The thorough understanding of a catalytic process at its molecular level uncovers the features controlling the activity, the selectivity, and the activation–deactivation pathways. Such insights enable rational development of a new generation of catalytic processes with improved performance. We consider that such an approach is particularly attractive for the advancement of well-established industrial processes that, despite their exhaustive empirical trial-and-error optimizations, still often suffer from pertinent limitations.
Pd-catalyzed hydroformylation reactions with elusive chemo- regioselectivities of industrial importance
Since its discovery in 1938, hydroformylation has been thoroughly investigated and broadly applied in industry (>107 metric tons yearly). However, the ability to precisely control its regioselectivity with well-established Rh- or Co-catalysts has thus far proven elusive, thereby limiting access to many synthetically valuable aldehydes. Pd-catalysts represent an appealing alternative, yet their use remains sparse due to undesired side-processes. Based on our exhaustive mechanistic studies of Pd-catalyzed hydrocarbonylation reactions, we developed the highly selective β-hydroformylation of functionalized alkenes and alkynes (J. Am. Chem. Soc. 2020, 142, 18251).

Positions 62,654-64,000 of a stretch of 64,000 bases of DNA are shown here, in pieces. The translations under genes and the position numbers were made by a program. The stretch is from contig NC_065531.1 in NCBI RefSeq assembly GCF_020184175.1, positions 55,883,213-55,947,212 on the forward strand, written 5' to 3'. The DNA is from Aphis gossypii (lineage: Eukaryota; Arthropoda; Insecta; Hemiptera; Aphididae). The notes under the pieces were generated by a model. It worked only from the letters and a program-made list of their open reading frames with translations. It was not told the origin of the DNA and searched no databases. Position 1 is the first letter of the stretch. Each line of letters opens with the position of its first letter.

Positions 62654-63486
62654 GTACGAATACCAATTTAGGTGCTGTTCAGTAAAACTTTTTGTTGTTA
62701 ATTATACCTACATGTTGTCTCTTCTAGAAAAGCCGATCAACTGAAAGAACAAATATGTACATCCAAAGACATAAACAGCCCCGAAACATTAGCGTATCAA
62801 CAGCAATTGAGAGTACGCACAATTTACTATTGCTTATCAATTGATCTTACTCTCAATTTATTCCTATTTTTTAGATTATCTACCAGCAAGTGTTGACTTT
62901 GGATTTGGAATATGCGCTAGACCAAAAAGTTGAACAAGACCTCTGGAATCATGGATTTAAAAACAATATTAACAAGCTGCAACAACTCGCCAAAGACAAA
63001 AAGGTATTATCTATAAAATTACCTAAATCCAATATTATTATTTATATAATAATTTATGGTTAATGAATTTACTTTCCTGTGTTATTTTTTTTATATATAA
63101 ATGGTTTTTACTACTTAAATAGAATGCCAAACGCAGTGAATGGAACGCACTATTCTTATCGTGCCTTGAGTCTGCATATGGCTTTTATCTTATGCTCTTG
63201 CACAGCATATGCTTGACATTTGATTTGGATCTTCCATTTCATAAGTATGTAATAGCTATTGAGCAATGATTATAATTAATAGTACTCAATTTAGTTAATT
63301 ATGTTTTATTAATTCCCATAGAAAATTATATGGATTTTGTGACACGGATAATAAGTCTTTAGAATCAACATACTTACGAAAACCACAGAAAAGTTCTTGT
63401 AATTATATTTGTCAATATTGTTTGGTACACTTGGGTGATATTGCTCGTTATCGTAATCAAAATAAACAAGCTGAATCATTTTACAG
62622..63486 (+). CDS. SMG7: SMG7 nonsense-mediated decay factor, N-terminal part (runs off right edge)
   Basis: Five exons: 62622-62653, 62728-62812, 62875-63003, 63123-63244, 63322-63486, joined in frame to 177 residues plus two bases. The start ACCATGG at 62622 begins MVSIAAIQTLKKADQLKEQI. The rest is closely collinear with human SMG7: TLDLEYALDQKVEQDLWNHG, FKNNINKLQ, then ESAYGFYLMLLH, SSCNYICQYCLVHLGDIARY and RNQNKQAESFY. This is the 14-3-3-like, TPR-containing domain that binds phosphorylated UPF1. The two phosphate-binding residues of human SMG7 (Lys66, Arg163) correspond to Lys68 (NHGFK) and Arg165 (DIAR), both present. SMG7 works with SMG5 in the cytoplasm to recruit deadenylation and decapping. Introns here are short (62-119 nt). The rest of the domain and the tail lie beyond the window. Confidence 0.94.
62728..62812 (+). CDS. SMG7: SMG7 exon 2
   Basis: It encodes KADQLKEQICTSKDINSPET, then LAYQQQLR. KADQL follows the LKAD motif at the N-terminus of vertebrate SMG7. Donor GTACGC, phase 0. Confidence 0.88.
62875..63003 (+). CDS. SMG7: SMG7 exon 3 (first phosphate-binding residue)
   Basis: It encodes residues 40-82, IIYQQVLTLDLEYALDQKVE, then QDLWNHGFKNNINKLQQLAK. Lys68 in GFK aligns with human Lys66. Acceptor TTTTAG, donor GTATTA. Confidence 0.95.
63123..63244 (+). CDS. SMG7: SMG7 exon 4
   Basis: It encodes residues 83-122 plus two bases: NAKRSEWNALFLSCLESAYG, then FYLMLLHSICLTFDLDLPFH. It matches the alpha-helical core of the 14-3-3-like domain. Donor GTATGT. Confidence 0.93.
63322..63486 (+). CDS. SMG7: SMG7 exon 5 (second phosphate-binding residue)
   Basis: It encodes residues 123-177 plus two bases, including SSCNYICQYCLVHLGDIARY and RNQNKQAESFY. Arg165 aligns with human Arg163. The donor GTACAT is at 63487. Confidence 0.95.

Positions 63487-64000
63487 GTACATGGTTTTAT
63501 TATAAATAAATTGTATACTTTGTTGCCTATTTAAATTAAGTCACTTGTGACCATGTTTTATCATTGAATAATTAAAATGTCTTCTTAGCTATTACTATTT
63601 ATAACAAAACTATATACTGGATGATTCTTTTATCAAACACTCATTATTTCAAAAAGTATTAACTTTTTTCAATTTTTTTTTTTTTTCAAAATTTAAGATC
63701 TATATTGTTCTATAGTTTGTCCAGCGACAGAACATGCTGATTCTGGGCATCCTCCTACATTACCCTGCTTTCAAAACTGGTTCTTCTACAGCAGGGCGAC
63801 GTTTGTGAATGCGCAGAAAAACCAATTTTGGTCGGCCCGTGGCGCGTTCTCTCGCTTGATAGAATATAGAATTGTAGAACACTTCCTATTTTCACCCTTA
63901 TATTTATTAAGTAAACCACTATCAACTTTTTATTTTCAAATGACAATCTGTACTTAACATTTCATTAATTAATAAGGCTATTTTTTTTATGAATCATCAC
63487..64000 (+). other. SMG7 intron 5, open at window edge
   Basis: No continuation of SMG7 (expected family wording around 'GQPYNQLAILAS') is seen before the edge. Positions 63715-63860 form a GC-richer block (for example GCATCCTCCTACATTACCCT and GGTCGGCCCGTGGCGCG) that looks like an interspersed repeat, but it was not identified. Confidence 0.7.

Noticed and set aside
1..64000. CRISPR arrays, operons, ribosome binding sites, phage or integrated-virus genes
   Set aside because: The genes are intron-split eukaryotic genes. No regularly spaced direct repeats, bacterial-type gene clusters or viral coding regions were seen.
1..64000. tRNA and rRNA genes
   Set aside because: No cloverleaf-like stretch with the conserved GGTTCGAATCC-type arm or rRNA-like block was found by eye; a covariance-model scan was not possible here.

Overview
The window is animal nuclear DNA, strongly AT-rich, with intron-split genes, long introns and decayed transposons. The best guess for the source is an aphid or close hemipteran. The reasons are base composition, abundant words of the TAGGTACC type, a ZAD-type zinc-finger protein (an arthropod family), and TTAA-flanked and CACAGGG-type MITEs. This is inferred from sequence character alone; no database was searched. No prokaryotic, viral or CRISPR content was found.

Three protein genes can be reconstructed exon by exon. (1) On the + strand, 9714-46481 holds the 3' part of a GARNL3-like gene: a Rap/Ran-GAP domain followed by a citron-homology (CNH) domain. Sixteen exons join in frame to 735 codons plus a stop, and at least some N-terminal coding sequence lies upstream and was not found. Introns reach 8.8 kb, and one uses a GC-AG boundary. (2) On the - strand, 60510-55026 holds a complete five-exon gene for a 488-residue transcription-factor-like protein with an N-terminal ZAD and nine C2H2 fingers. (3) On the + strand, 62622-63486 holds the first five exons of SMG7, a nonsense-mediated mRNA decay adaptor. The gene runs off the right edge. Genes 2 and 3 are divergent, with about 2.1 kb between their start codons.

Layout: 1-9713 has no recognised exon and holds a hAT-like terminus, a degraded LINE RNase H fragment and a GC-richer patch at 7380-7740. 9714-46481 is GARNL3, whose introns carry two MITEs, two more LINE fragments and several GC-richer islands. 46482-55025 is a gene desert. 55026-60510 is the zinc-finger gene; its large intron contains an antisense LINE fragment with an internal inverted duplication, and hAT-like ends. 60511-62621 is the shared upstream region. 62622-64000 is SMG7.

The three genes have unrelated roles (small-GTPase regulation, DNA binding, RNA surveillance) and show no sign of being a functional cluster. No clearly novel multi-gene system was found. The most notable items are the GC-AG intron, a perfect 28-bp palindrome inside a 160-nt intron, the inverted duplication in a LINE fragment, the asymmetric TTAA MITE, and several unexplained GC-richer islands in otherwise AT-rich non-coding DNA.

Based on the gained mechanistic understanding, we devised the first example of the commercially desirable but elusive isoselective hydroformylation of short-chain aliphatic alkenes, such as propylene (EP21315257 patent application; Angewandte Chemie 2022 (in press) DOI: 10.1002/anie.202116406). The technology is at the maturation stage conducted in collaboration with Conectus, a SATT, Technology Acceleration Transfer Company dedicated to collaborative research and technology transfer from public research laboratories to the market.
Pd-catalyzed hydrocarbonylation reactions
With shared mechanistic features of palladium-catalyzed hydrocarbonylation technologies, the gained knowledge into one reaction can be further capitalized to advance various other transformations. Therefore, the approach bears the potential to lift existing limitations in other industrially important carbonylation reactions, such as hydroxy-, alkoxy-, thio- and aminocarbonylation reactions, which are appealing for the synthesis of highly valuable carbonyl compounds such as carboxylic acids, esters, thioesters, or amides, used as fine chemicals and bulk materials. Our efforts are focused on establishing the full potential, the scope, and the limitations of the strategies.